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Inception date: 18 Sep 2017 | Removal date: open ended
Still in force

Tax or social insurance relief

On September 18, 2017 Governor Scott Walker of Wisconsin signed into law a bill (Special Session Assembly Bill 1) known as the Wisconn Valley Special Session Bill. The bill authorizes the Wisconsin Economic Development Corporation (WEDC) to create not more than one electronics and information technology manufacturing zone, and specifies tat te total amount of all tax credits WEDC may certify is $2,850,000,000. It also creates a sales and use tax exemption for the sale of building materials, supplies, and equipment used to construct facilities located in an electronics and information technology manufacturing zone, and creates special provisions that apply to certain tax incremental financing districts (TIDs) for local government units.

The purpose of the bill is to incentivize and facilitate a project first announced on July 26, 2017 when President Donald Trump announced that Foxconn Technology Group plans to build a new factory to produce LCD display monitors in Wisconsin. The factory will open in the home district of Representative Paul Ryan (Republican-Wisconsin), the Speaker of the U.S. House of Representatives, and was the object of lobbying on the part of the White House’s Office of Innovation (led by Mr. Jared Kushner).

In a memorandum of understanding signed that same day by the governor of Wisconsin and the president of Foxconn, the state agreed to “[i]Immediately pursue legislation in the Wisconsin Legislature” to include inter alia these elements:

  • Providing up to $US3 billion in a state economic incentive package which will include a construction sales tax exemption and refundable Enterprise Zone credits for capital invested and jobs created (subject to satisfactory review of financial information and required approvals);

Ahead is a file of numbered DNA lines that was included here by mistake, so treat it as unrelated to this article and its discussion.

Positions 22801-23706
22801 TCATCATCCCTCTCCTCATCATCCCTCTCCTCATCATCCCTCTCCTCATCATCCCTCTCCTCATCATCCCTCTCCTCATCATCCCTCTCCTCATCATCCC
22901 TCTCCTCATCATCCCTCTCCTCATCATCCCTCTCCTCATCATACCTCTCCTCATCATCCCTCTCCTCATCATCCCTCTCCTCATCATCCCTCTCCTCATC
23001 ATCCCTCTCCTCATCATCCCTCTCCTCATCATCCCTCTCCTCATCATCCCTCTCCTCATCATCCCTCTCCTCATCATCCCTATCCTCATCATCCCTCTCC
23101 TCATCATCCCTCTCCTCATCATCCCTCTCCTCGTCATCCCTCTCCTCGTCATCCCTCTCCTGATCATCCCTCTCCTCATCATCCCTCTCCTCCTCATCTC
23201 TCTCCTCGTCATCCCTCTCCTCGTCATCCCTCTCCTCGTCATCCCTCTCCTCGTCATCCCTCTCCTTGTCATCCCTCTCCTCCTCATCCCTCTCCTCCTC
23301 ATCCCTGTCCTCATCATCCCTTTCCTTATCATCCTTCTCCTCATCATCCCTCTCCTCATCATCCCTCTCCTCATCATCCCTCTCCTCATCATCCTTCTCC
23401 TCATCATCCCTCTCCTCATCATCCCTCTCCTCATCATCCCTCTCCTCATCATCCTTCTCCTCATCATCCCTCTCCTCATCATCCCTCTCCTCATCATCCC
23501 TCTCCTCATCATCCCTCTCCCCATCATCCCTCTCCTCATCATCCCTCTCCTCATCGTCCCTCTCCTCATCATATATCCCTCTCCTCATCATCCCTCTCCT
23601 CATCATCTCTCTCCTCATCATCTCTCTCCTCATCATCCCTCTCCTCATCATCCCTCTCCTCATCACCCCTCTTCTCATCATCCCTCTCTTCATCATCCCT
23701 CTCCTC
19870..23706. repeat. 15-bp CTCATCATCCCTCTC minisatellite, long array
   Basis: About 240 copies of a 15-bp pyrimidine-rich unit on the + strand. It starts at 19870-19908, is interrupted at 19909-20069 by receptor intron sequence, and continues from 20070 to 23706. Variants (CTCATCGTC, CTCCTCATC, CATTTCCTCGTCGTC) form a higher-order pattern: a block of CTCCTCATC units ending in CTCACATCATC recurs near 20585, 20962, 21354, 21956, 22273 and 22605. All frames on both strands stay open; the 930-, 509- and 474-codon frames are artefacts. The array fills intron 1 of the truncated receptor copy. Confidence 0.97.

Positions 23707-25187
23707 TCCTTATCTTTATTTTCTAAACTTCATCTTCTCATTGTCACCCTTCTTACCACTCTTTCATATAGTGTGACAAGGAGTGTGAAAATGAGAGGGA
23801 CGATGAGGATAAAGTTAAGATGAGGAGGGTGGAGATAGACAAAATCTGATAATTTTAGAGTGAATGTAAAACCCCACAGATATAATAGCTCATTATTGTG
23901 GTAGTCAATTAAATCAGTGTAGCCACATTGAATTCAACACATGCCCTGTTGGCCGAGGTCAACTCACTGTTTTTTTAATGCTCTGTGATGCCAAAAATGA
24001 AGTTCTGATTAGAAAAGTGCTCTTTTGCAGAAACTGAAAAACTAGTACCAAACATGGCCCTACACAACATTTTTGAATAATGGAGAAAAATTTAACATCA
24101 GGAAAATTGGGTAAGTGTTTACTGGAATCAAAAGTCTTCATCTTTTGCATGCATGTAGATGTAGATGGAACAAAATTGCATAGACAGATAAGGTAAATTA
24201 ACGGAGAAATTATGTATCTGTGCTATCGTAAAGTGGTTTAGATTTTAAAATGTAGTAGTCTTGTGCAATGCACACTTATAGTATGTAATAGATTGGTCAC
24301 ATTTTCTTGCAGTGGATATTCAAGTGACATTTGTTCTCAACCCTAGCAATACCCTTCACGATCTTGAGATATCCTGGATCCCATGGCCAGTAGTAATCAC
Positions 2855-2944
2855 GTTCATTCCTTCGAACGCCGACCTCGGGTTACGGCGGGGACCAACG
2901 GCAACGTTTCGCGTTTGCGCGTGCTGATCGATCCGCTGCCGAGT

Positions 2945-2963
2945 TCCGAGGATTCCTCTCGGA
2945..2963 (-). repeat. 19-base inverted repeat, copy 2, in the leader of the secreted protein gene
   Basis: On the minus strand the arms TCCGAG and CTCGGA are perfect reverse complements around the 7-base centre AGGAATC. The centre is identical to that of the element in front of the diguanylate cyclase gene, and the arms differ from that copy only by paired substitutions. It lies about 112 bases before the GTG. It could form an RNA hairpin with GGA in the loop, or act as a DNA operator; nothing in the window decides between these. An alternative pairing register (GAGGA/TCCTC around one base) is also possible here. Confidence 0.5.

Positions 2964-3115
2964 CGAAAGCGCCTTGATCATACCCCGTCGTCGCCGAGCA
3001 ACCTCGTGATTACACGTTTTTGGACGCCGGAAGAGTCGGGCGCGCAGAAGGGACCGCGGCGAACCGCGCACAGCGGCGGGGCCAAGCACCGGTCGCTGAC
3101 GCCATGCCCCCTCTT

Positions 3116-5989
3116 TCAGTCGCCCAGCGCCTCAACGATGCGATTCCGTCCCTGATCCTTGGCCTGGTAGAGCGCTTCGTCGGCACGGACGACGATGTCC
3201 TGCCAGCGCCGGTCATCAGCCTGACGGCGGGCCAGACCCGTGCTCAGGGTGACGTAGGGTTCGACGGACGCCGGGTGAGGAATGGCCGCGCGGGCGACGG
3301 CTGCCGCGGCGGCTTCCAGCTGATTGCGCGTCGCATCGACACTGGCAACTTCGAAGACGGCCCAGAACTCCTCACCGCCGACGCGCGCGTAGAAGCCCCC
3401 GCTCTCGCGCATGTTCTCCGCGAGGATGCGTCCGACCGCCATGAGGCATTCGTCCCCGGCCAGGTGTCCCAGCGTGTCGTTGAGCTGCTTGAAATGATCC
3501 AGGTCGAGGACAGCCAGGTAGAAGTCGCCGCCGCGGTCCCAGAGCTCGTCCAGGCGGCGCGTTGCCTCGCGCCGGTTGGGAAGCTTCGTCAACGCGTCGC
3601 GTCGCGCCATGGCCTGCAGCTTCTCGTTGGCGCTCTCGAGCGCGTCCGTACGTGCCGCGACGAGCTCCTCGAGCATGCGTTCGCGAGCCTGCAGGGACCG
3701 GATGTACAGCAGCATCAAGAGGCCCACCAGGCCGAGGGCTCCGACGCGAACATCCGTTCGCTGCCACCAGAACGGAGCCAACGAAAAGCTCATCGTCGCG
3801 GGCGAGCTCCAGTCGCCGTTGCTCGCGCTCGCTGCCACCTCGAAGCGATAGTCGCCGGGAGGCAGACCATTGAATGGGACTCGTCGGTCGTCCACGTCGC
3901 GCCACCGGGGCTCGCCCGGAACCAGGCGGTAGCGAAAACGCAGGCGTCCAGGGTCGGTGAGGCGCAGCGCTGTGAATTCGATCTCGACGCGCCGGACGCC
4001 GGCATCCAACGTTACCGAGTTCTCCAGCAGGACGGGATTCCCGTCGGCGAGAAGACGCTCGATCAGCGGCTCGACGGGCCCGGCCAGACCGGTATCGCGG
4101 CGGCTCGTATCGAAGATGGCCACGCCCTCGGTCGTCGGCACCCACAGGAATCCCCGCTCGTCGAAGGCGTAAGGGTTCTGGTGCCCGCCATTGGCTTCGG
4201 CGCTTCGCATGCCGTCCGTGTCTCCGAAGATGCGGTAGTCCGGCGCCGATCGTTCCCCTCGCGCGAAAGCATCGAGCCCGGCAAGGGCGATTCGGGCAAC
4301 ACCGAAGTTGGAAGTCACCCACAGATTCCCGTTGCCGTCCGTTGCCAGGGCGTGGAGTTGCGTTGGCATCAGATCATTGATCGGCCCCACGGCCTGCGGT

• Modifying eligible advances percentages to 17% and 15% against qualified Wages and Capital Expenditures, respectively;
  • Extending the term of the Zone for up to 15 years;
  • Expanding Tax Incremental Financing ("TIF") limits (e.g. 12% assessed cap, expanding the life of the TIF, etc.) and flexibilities, and allowing the affected municipalities to use TIF in innovative ways to facilitate the development through reimbursements for infrastructure directly related to Flying Eagle and company expenditures incurred to build F AB 818;
  • Expediting permitting reviews in various Wisconsin governmental agencies, wherever possible and within the public interest, to align with the timeline needed to implement the project; and
  • Other changes deemed necessary by both parties to fully implement the project.

The state also pledged to “[w]ork with local and regional economic development authorities to enter into land sale contracts for a minimum of 1,000 acres,” and to “[s]upport the Company in engaging federal (e.g. Wisconsin delegation, administrative agencies, etc.), state and local government authorities to facilitate the planning, construction, start-up, and on-going operations of F AB 818, in order to reduce project and operational costs and time to market, as well as to support the Company in its workforce and business development.”





469 Other electrical equipment & parts
8531 Electric sound or visual signalling apparatus (for example, bells, sirens, indicator panels, burglar or fire alarms), other than those of heading 85.12 or 85.30.
853120 Indicator panels incorporating liquid crystal devices (LCD) or light emitting diodes (LED)
483 Optical instruments & photographic equipment; parts thereof
9013 Liquid crystal devices not constituting articles provided for more specifically in other headings; lasers, other than laser diodes; other optical appliances and instruments, not specified or included elsewhere in this Chapter.
901380 Other devices, appliances and instruments
901390 Parts and accessories

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